This article originally appeared in Kurdistan 24.
ERBIL (Kurdistan 24) – A Turkish court in the city of Gaziantep on Tuesday sentenced one of the province’s lawmakers Mahmut Togrul to two years and six months in prison over accusations of “terrorist propaganda.”
Togrul is a member of the pro-Kurdish Peoples’ Democratic Party (HDP), Turkey’s second largest opposition bloc under a crackdown by President Recep Tayyip Erdogan’s administration with charges of ties to the Kurdistan Workers’ Party (PKK), an outlawed armed group fighting the Turkish state.
His speeches two years ago in Gaziantep and his native Pazarcik district of Kahramanmaras constituted PKK propaganda, the Turkish judiciary ruled.
The sentencing is the first against a lawmaker in the current legislative assembly which was sworn in after the June 2018 presidential and general elections.
In the previous assembly, a dozen HDP lawmakers were arrested, with 10 of them including the party’s former Co-chair Selahattin Demirtas landing in jail.
Togrul’s defense team argued during a trial to which he did not appear that his speeches should be covered under the umbrella of free speech as he was politically addressing his constituency.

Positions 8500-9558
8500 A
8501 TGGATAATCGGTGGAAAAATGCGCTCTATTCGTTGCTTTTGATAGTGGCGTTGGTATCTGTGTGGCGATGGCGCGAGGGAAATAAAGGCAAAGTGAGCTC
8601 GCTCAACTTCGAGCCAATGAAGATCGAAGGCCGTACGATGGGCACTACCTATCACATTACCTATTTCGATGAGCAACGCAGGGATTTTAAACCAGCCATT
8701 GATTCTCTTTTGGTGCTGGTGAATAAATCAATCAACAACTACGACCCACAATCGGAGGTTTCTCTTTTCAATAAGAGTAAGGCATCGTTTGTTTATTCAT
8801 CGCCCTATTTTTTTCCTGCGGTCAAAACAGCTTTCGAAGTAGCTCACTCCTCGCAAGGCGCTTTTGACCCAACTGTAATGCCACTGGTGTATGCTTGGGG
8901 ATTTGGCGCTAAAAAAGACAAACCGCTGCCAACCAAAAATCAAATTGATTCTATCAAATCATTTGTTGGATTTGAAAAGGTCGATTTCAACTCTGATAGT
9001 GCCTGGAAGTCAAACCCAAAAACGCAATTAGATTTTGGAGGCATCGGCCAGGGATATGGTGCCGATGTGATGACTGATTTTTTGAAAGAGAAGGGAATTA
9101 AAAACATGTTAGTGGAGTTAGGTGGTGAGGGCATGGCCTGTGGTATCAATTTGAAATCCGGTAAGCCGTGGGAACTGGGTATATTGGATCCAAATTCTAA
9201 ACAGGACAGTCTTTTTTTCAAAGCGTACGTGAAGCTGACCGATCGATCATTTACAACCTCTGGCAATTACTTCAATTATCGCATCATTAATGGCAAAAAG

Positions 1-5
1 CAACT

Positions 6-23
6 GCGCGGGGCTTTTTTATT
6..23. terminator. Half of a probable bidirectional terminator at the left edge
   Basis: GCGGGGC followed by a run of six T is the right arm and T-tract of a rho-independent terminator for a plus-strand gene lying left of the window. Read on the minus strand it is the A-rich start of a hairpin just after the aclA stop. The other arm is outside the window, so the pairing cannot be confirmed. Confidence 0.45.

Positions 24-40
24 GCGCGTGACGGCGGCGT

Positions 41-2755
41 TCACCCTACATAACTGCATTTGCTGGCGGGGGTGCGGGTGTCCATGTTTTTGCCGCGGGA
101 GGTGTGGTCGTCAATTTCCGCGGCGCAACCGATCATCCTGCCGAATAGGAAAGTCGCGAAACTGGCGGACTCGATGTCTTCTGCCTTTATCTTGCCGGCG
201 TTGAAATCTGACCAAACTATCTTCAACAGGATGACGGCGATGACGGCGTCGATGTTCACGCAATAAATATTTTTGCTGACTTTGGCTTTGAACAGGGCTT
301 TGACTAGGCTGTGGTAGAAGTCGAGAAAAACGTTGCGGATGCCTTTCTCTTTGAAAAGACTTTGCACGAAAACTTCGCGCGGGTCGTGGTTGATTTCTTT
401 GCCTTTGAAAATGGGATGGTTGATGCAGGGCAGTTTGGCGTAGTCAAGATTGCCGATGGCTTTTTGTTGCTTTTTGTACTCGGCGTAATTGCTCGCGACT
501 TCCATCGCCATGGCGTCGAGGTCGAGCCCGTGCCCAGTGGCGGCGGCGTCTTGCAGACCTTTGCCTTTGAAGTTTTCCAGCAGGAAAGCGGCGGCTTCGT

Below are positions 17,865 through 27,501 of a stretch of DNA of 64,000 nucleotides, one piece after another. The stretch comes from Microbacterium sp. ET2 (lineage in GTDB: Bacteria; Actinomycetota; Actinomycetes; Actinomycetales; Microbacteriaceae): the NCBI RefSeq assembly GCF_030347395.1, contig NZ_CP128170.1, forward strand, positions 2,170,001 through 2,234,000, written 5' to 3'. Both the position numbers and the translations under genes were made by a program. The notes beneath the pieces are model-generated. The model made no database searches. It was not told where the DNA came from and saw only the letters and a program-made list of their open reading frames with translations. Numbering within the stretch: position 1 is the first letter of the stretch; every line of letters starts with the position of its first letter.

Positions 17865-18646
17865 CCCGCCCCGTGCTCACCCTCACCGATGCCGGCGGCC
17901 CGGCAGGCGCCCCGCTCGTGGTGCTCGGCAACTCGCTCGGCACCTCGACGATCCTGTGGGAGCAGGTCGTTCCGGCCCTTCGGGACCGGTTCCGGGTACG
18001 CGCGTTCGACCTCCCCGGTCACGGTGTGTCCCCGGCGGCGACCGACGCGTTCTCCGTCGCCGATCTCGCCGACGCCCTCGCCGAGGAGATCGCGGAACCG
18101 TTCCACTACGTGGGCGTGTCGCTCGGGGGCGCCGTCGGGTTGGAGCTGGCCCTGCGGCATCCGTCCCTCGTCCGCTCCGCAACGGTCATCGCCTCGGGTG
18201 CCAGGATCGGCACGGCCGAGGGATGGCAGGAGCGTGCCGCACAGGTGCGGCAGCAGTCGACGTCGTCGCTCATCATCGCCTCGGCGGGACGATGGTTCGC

The MP was at the Ankara Parliament along with HDP’s Co-chair Sezai Temelli to receive a group of voters from Gaziantep.
They made no comments regarding the ruling during or after the meeting with supporters.
It is unclear if the Turkish police will act to arrest him upon a court’s imprisonment decision.
Jail time for yet another HDP MP is a sign that Erdogan’s clampdown on the Kurdish opposition will continue as there are ongoing judicial investigations against over a score of his colleagues.
Turkey is preparing to go to the ballot box for local elections in March 2019, a vote crucial for the Kurds to reclaim at least 94 city and town municipalities the Ankara government seized by dismissing and jailing elected mayors, despite the President’s threats to do the same again if HDP candidates win.
Editing by Karzan Sulaivany
This article was originally published in Kurdistan 24.